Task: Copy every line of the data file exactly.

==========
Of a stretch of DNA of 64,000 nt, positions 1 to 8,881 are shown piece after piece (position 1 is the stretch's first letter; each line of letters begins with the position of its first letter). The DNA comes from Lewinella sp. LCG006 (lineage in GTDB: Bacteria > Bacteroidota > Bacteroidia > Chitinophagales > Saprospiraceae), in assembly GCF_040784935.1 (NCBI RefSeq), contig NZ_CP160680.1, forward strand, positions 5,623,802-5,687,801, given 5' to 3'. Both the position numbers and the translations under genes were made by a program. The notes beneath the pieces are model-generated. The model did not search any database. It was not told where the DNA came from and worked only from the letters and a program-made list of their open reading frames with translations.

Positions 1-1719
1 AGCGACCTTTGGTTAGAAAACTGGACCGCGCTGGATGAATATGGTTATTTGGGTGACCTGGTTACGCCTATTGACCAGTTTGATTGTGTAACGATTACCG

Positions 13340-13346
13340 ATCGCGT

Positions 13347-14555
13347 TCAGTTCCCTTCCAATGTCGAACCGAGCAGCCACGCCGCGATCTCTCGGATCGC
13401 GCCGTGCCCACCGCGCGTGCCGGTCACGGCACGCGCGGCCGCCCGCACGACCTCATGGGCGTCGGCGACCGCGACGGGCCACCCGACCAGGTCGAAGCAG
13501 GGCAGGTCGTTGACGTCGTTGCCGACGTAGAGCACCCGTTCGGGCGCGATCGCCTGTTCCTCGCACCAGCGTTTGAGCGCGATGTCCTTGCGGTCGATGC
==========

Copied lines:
Of a stretch of DNA of 64,000 nt, positions 1 to 8,881 are shown piece after piece (position 1 is the stretch's first letter; each line of letters begins with the position of its first letter). The DNA comes from Lewinella sp. LCG006 (lineage in GTDB: Bacteria > Bacteroidota > Bacteroidia > Chitinophagales > Saprospiraceae), in assembly GCF_040784935.1 (NCBI RefSeq), contig NZ_CP160680.1, forward strand, positions 5,623,802-5,687,801, given 5' to 3'. Both the position numbers and the translations under genes were made by a program. The notes beneath the pieces are model-generated. The model did not search any database. It was not told where the DNA came from and worked only from the letters and a program-made list of their open reading frames with translations.

Positions 1-1719
1 AGCGACCTTTGGTTAGAAAACTGGACCGCGCTGGATGAATATGGTTATTTGGGTGACCTGGTTACGCCTATTGACCAGTTTGATTGTGTAACGATTACCG

Positions 13340-13346
13340 ATCGCGT

Positions 13347-14555
13347 TCAGTTCCCTTCCAATGTCGAACCGAGCAGCCACGCCGCGATCTCTCGGATCGC
13401 GCCGTGCCCACCGCGCGTGCCGGTCACGGCACGCGCGGCCGCCCGCACGACCTCATGGGCGTCGGCGACCGCGACGGGCCACCCGACCAGGTCGAAGCAG
13501 GGCAGGTCGTTGACGTCGTTGCCGACGTAGAGCACCCGTTCGGGCGCGATCGCCTGTTCCTCGCACCAGCGTTTGAGCGCGATGTCCTTGCGGTCGATGC